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The Dubai debt crisis has shaken global financial markets with major stocks worldwide plunging sharply. Many say Dubai is paying the price for its inappropriate economic growth model. Economists are also reminding China to learn the lessons, given its current red-hot property market.
Many economists agree that Dubai relies too much on foreign capital and large-scale construction projects. The government has borrowed massively to fund its property boom.
As a result, the global financial crisis scored a direct hit on Dubai's economy. Housing prices have slumped by around half. The burst of the property bubble has also led to project cancellations at a cost of 300 billion US dollars, which in turn has prompted lay-offs.
Experts say China should learn from the experience.
Xiang Songzuo, Chief Economist Global Business & Finance Inst., said, "I believe one of the biggest lessons China should learn is caution in the property market. Has a bubble already emerged in the market? Given pressure from unemployment, the fall in exports and people's incomes, can China stand such sky-high housing prices? If not, once the bubble bursts, the banking system will be the first to suffer. If developers can't pay back bank loans, these banks will bear a large amount of bad loans. Actually, many bank insiders are worried about the problem."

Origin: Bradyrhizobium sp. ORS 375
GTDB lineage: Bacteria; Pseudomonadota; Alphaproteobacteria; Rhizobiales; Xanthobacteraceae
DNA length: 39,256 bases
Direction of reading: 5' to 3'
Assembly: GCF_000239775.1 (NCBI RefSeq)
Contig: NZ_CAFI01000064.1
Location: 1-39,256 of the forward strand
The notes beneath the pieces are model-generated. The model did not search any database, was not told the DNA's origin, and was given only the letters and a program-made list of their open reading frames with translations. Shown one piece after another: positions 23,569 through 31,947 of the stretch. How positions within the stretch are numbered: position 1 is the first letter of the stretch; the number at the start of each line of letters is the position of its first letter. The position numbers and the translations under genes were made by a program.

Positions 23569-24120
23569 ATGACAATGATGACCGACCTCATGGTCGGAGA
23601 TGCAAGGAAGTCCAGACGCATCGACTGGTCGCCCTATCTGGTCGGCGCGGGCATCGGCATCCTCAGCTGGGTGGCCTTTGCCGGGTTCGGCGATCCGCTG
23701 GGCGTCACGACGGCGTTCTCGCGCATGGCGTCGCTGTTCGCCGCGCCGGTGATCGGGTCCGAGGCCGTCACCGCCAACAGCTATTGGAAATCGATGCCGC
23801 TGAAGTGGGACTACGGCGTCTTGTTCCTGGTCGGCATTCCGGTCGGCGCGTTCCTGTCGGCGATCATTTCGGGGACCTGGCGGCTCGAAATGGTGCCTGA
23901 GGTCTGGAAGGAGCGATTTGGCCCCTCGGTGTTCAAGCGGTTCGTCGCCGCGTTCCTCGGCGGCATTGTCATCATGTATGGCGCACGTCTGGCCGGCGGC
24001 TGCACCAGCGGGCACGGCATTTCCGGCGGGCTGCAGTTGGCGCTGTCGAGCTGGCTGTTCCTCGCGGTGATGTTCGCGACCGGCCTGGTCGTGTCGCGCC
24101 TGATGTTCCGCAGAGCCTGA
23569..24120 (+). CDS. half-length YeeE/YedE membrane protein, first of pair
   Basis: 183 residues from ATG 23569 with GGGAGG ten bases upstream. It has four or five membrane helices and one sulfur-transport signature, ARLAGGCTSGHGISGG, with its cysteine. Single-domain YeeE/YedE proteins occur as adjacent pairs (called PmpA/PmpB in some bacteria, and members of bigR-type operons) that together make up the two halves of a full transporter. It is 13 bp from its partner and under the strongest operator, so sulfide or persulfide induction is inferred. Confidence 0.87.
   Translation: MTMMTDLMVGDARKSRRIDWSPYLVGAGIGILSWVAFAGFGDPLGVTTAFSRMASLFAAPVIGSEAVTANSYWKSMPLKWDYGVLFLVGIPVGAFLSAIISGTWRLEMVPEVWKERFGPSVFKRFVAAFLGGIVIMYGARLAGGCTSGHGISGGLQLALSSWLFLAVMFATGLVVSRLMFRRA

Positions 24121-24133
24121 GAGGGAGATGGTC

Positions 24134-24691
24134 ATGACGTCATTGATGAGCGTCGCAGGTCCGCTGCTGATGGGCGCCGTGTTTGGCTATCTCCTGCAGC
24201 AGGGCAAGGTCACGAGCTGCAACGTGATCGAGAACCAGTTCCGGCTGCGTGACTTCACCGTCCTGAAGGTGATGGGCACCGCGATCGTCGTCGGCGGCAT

China's stock market has dropped sharply following Dubai's announcement. However, some experts say the current impact is more in the mind, while the real impact remains uncertain.
They also caution against withdrawal of international hot money from new emerging markets, which could cause another round of financial pain.
Instead, they are calling for a balanced economic recovery and better control of hot money.